9. Failed to keep long tenures in one parish assignment due to not having distinguished their abilities in all areas of their job responsibilities to the parish as a whole, not just to the merry-go-round of pastoral re-assignments, or to the greener pastures of more money or less hassles in the next parish around the bend.
10. Forgotten the Christ of Matthew 25, the Christ who challenges his flock to build the Kingdom here and now, the Christ who demands we accept the cross or help others with theirs, and the Christ who asks us to be better Christians tomorrow than we are today.

Charles A List


1. Being intellectually dishonest in many of their liturgical philosophies, dealings and decisions.


2. Being ethically dishonest in many of their liturgical philosophies, dealings and decisions.


3. Being spiritually dishonest in many of their liturgical philosophies, dealings and decisions.


4. Purposefully remain ignorant, entrenched and defensive concerning matters of their own personal, life-long responsibilities to learn, comprehend and apply to their own duties the vast, extraordinary treasure of wisdom and experience that informs us all about that which we call sacred and liturgical music. (Where have we heard that before....?)


5. Defaulting to the prevailing authority of the Roman Collar, even if it contradicts veritable Roman canon, so as to end contention towards their favored outcome.

6. Being transparently lazy with their preparation and execution of liturgical duties.


7. Eschewing their daily and lifelong profession to be alter Christi should it negatively affect their ability to realize the achievement of their personal legacies (I built this church! I cleaned up this parish's financial morass! I kept my youthful profile and vigor! I got my Mercedes Benz!)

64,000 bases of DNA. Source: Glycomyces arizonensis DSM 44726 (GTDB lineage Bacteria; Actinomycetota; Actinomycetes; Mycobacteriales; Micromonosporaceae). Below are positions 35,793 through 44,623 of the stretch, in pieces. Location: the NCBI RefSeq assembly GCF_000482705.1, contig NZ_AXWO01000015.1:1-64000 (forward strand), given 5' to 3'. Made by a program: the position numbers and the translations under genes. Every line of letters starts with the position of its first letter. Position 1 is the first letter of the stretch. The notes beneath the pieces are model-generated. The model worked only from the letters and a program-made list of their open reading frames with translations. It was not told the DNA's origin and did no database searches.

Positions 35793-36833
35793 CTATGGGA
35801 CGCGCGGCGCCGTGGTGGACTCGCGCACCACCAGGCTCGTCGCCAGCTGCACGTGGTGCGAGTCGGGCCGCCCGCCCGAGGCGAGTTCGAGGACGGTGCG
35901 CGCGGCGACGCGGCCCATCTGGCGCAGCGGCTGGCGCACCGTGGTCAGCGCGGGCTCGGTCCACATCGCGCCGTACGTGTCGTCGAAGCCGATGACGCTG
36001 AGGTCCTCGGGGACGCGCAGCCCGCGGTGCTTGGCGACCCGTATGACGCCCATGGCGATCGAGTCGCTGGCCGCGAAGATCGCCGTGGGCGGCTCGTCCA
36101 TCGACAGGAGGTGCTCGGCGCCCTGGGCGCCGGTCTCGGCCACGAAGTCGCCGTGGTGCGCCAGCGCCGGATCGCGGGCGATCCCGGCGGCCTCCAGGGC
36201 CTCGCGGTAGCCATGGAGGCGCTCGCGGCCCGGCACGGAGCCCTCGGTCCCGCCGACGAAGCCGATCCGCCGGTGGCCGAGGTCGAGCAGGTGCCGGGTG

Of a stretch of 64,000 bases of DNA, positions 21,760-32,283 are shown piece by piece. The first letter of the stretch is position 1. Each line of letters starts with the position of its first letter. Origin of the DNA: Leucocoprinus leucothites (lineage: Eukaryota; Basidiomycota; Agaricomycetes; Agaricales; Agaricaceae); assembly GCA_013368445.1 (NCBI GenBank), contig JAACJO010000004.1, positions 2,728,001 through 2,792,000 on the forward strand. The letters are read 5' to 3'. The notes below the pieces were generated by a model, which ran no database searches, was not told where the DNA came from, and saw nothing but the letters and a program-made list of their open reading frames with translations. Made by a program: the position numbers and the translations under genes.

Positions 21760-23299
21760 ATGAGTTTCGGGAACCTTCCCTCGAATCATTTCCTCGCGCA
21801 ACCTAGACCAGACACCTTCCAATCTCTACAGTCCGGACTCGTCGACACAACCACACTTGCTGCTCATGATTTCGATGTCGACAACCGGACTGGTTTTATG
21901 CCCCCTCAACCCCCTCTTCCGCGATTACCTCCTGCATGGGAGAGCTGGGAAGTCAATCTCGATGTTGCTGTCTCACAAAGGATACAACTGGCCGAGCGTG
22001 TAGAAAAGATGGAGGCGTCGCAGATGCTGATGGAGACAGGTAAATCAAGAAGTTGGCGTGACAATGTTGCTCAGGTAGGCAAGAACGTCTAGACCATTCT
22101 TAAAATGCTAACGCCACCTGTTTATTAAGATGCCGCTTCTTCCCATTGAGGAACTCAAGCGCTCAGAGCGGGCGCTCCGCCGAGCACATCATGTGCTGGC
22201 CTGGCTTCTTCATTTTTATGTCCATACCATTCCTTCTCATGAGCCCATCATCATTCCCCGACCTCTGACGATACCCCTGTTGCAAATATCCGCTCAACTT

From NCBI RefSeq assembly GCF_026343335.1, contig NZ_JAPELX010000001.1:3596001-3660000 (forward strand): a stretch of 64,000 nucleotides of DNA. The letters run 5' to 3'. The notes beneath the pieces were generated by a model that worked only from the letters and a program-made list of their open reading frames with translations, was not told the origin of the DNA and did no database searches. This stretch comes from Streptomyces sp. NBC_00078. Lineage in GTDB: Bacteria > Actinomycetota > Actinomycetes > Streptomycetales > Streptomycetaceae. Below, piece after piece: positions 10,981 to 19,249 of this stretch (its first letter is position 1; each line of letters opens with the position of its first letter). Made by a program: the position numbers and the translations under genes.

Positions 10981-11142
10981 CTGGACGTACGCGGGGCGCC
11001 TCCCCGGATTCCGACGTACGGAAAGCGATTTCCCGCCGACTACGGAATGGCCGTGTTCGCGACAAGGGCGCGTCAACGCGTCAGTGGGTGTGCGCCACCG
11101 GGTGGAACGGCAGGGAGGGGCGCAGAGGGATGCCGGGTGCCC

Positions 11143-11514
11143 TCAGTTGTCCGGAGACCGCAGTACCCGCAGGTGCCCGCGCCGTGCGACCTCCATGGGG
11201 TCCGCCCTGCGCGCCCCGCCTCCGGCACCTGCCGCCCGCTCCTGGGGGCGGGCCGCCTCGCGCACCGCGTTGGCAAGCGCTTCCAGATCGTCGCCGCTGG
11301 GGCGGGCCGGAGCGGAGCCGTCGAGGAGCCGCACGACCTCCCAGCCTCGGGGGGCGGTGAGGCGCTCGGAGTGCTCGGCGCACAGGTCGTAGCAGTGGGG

8. Being "there" for people; in their offices, answering the call from the hospital in the middle of each night, not counting time in front of a computer monitor reading Catholic gossip as honest work in the fields of the Lord, showing up at as many parish functions and operations as they can on a regular basis (O, I can't just pop onto the school campus any ol' time, what with the scandals and all....), etc.


9. Not being transparent; telling untruths to concerned folks with the presumed aura of immunity to correction when being confronted with such dishonesty.


10. Making life decisions that contravene their clerical vows, ala a "I can have my cake, and eat it too" mentality.

2 comments:

Doug and Elizabeth said...

Wow! When were you in Greenville, NC????!!! I missed you!

We are drowning here in musical craziness and pastoral meanness. The MM plays so loud with the piano that my daughter has to play descant all the songs with her violin just to be scarcely heard.

Charles said...

Can't say I've been to Greenville, D and E; my folks are from Fayetteville! I have visited NC cousins and friends in the summers of 05/06/07, and then gone to Masses in RDT at the cathedral and Immaculate Conception.
But I get your point. When I visited one of the RC parishes in Fayetteville things were so telling and obvious: the choir loft virtually had a Berlin Wall- on the choir side there were pews and a lonely director's stand. On the "praise band" side of the organ was a full tilt PA, drum kit, an arsenal array of mic stands of all types, amps aplenty and you know the rest. We must keep up with the meganondenoms, one knows, eh?
I have at least a string trio or quartet with our contemporary ensemble each Sunday. Tell your MM that having the singers vary their dynamics actually invites congregational attention and participation; that also means s/he has to vary dynamics at the pinano as well! Then the strings have a quiet wind to lay their lovely clouds of sound upon.